ASCO 2022: HER-2 Is New Again in Bladder Cancer - Discussion

(UroToday.com) Following three abstract presentations in the poster discussion session focused on Kidney and Bladder cancers at the 2022 American Society of Clinical Oncology Annual Meeting held in Chicago and virtually, Dr. Matt D. Galsky provided a discussion of HER-2 in bladder cancer though he added the subtitle “there are no bad targets… just suboptimal approaches”.

To this end, he noted that all three abstracts focused on the antibody-drug conjugate (ADC) RC48. He noted that there are four key components of an ADC: the antigen, the antibody, the payload and the linker. Considering each of these, we can examine the potential for this this new therapeutic.

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When designing an ADC, the target is critical. Thus, he considered whether HER-2 is a good target in urothelial cancer. Some of the early, and seminal, work in HER-2 found over expression rates of 12.4% in urothelial carcinoma. However, this was explored as a treatment target using single agent HER-2 tyrosine kinase inhibitors, adjuvant HER-2 autologous cellular therapy, and using trastuzumab, without meaningful benefit from any of these approaches. Further T-DM-1 was tested without benefit as well. While these treatment failures may tempt us to say that “we’re barking up the wrong tree”, Dr. Galsky noted that failure is often a prelude to success.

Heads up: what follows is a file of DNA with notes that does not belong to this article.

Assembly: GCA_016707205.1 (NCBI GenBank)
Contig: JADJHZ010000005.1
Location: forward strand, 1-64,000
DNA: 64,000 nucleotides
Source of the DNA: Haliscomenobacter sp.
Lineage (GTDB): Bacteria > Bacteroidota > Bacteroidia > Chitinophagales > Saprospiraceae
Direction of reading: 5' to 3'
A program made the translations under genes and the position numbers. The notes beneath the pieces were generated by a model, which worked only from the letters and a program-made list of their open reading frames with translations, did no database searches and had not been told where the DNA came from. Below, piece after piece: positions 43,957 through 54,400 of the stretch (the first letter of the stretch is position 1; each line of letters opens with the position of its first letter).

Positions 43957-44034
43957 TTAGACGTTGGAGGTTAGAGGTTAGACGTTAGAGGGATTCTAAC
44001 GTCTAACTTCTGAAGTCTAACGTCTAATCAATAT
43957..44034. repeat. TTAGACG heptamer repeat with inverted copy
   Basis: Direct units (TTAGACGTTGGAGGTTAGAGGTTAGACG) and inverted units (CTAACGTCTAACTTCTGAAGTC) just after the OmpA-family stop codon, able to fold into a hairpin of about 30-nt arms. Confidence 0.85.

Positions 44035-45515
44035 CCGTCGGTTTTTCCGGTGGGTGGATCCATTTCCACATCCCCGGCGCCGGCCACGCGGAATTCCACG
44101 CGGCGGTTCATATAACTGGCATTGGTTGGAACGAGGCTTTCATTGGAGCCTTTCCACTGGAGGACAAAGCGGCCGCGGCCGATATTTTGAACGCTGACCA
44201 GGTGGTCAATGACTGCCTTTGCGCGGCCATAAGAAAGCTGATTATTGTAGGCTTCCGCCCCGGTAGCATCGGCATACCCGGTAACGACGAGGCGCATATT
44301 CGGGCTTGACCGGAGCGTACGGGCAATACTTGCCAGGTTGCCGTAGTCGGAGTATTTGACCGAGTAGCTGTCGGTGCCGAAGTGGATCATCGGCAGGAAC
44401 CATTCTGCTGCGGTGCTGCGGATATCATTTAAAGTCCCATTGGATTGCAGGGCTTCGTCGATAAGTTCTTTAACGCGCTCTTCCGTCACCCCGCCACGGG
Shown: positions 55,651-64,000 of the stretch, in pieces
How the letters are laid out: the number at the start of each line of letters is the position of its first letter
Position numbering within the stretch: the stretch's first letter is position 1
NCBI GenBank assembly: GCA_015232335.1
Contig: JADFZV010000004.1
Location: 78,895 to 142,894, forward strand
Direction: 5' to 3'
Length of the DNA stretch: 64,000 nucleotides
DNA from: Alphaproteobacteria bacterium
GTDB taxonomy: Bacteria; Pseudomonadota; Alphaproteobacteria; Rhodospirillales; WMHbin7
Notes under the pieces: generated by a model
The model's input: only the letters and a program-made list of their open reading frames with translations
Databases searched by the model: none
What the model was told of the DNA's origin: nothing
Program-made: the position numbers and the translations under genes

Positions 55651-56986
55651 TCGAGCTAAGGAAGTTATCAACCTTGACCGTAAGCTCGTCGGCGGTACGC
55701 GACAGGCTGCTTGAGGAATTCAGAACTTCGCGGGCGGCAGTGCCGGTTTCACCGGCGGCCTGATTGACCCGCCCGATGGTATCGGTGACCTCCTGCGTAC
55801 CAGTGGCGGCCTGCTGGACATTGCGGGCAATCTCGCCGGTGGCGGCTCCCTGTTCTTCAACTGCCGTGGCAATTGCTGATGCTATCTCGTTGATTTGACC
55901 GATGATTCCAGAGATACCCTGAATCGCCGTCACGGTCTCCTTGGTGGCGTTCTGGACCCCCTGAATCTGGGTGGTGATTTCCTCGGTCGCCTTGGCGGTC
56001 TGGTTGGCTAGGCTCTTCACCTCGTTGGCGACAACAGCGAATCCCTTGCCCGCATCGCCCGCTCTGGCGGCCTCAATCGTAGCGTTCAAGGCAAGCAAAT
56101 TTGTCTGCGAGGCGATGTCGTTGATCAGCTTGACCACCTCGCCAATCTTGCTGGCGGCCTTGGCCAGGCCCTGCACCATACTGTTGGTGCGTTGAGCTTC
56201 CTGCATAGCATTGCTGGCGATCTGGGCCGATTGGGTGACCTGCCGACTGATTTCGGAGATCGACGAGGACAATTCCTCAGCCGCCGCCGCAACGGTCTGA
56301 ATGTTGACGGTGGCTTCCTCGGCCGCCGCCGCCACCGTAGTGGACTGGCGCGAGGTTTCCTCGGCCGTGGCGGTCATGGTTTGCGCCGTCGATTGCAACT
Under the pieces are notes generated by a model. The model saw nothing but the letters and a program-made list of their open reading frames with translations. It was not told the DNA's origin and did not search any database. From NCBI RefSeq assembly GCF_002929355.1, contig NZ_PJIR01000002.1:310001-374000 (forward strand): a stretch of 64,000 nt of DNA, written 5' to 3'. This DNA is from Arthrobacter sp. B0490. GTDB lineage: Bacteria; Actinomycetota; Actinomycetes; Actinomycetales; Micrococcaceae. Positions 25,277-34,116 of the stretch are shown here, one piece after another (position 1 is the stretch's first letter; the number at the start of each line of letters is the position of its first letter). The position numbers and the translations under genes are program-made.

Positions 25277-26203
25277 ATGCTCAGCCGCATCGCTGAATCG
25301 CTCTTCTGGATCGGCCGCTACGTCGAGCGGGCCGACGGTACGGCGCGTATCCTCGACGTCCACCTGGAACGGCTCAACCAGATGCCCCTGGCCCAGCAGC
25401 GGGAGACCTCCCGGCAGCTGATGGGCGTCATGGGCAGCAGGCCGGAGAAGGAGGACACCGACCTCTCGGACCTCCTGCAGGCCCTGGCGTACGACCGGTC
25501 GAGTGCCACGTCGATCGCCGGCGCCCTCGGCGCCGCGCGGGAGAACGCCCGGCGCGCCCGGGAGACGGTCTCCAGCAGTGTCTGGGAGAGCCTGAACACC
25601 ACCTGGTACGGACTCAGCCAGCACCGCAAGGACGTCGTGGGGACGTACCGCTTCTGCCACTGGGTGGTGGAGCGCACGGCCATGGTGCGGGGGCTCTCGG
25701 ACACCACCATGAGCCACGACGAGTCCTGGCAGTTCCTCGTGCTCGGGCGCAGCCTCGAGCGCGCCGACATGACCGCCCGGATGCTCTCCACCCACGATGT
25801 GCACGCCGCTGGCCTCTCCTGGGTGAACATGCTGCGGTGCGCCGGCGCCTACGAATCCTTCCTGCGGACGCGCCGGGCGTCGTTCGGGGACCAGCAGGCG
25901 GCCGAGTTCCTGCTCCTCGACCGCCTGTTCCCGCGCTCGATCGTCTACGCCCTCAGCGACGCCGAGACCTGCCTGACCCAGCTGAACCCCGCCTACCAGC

Moving to HER-2 immunohistochemistry (IHC), he noted that this is “all over the map” in urothelial carcinoma. In what he described as some of the better data available based on prospective testing of HER-2 with central review, HER-2 ICH positivity in primary tumors was 74% at the 1+ level, 32% at the 2+ level, and 4% at the 3+ level. However, not all HER-2 expression is created equal and there may be substantial heterogeneity (including between tumor types) in HER-2 expression. In bladder cancer, HER-2 staining is often patchy.